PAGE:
Xentrifuge: Yeah, our lyrics are not the happy type. Our lyrics are inspired by real life situations as well as things that we believe may happen or wish to happen one day. For example, extinction of the human race caused by our own hands is a major topic. Also, belief is another thing we talk about in our music. None of these topics approach the happier side of life. Aggression and anger is always put into our lyrics. “Deliver us from god” is some of the lyrics from the song “Apostasy”. The song is about the conversion of ones beliefs. This is punishable by death in some regions of the world. It seems that religion is used to cause more harm than good. Living in a northern state of the U.S. has nothing to do with it. I’ve lived in both the southern U.S. and northern U.S. and there is a difference between how religion is perceived, but that has no effect on our lyrics.

Xentrifuge picture

Chain D.L.K.: Lets talk a bit on some tracks on “Light Extinguished”. The track “ICBM” is surely the noisiest piece. Please add some background of this track. What’s the meaning of this abbreviation?
Xentrifuge: “ICBM” is an abbreviation for “Inter Continental Ballistics Missile”. This song focuses on the process and aftermath of self-annihilation through technology. The samples are of a nuke launch in progress. We added the lyrics “suicide, genocide” to emphasize the aftermath of an event on this scale.

Chain D.L.K.: “Oblivion” still isn’t designed for the fainted of heart, but this one has for sure the most melodic and remarkable content to offer. A Harsh-EBM-ballad and a special proof for you and your listeners that you’re easily capable to deal with rather dark-melodic textures as well?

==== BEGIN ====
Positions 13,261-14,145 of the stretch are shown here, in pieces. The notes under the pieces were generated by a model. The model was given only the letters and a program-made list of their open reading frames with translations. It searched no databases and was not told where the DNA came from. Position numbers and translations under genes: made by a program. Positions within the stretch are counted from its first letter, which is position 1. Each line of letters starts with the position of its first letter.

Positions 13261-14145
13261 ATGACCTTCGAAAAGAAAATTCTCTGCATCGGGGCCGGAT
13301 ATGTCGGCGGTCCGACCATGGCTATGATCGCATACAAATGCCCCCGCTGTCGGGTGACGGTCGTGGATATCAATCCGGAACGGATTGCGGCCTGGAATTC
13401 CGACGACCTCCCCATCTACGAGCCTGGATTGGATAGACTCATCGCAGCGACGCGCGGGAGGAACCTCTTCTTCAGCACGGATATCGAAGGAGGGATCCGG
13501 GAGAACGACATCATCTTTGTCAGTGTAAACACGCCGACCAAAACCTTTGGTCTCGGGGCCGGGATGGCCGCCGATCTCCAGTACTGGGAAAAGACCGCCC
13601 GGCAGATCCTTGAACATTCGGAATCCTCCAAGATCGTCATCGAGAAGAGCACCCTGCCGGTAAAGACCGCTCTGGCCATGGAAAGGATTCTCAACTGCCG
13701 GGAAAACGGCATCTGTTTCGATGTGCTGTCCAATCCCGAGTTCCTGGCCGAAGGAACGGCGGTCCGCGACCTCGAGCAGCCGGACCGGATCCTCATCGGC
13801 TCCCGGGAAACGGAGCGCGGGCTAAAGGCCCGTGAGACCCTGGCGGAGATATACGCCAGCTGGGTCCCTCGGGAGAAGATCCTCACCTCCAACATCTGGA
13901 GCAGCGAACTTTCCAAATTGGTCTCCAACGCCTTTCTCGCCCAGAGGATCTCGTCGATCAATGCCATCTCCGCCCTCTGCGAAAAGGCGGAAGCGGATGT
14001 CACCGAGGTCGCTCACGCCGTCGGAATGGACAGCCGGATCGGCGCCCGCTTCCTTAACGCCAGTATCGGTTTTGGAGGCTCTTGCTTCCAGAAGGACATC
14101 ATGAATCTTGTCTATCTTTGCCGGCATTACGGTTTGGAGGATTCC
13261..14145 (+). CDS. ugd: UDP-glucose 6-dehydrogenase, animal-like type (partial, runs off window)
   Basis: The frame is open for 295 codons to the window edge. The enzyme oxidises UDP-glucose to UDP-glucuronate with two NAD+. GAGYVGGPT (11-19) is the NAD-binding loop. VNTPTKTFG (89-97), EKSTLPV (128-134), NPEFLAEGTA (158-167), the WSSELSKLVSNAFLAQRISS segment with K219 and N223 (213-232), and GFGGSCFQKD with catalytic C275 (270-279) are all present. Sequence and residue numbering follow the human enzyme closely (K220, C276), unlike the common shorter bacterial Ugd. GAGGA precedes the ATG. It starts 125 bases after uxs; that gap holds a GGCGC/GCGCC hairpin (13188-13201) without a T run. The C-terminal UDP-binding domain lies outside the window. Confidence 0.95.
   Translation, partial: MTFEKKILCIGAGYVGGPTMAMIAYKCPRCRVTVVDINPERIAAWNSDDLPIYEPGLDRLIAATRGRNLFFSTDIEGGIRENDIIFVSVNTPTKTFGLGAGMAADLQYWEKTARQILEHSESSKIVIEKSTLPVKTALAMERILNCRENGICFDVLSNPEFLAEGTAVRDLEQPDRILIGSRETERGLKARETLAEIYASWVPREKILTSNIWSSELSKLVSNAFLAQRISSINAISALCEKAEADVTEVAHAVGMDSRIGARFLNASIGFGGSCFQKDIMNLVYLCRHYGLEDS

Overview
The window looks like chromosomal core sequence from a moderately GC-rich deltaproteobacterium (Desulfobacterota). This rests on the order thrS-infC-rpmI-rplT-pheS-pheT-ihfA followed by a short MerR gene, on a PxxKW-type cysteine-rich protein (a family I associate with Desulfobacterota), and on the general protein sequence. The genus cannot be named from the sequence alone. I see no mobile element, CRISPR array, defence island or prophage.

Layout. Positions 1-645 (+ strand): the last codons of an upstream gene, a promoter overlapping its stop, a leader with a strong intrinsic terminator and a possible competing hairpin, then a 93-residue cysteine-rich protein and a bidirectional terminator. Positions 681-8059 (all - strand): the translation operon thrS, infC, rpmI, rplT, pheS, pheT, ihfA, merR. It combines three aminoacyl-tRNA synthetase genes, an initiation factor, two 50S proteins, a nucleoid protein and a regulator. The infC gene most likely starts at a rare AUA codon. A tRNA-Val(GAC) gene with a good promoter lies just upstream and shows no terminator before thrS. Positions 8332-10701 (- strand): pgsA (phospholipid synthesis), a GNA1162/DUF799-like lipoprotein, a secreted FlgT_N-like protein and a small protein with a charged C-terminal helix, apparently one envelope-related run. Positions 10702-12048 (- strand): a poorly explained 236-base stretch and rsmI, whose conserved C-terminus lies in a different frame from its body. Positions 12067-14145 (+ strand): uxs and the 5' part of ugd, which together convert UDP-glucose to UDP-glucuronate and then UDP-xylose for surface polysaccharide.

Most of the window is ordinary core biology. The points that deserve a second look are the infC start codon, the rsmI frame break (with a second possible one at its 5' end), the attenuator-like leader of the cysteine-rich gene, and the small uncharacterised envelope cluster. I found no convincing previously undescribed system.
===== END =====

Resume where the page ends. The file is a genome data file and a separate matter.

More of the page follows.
Xentrifuge: Yes, “Oblivion” is more of a cold melodic outlet for us. “Oblivion” is about being completely forgotten. To not exist, the absence of life and afterlife. “Oblivion” allowed us to use a different approach rather than the standard upbeat 4/4 format. We were able to slow things down and still keep it aggressive and melodic at the same time. This also gave us the chance to use different sound textures as well.

Chain D.L.K.: I also like to ask about your favorite gear. Since the software solutions of VST synths and effects grows and is still very easy to get and use spontaneously, which kind do you appreciate and use more, the hard- or the software-based one?
Xentrifuge: Most of the other projects we were involved in were mostly hardware based. The birth of Xentrifuge is when we really began to use and appreciate software, although we have not E-bayed our hardware yet. A lot of people have the idea that computers and software are an easy way of writing music. I’ve been involved in many different types of bands and projects and I can easily say this is the most challenging project of all. What people don’t realize is the fact that everything is done by computers, from the chip in a guitar pedal, to the sound system in a venue. Most recording is now done by computers. No one is really using reel to reel anymore. We’ve all gone digital.

Chain D.L.K.: Comes the always and often asked question about your upcoming plans. How is it with gigs in Europe, any new releases already in the pipeline?
Xentrifuge: We are very busy with the new album. We just completed a song called “Into Descent” which will be featured on the upcoming NoiTekk “United 2” comp. We also have some remixes that we’ve completed for such bands as Acylum and Wynardtage which is soon to be released as well. We recently got back from Europe after a few shows on the Tactical Sekt/Life Cried tour. It was great. A lot of good people and beer. We hope to come out again next year. Vote Xentrifuge for WGT!!!

Chain D.L.K.: Some final words from you to conclude this interview?
Xentrifuge: Thank you to the fans. Look for the next Xentrifuge album in 2008. Thanks for the interview.

Visit Xentrifuge on the web at:

www.myspace.com/xentrifuge

[interviewed by Marc Tater] [proofreading by Tommy T. Rapisardi]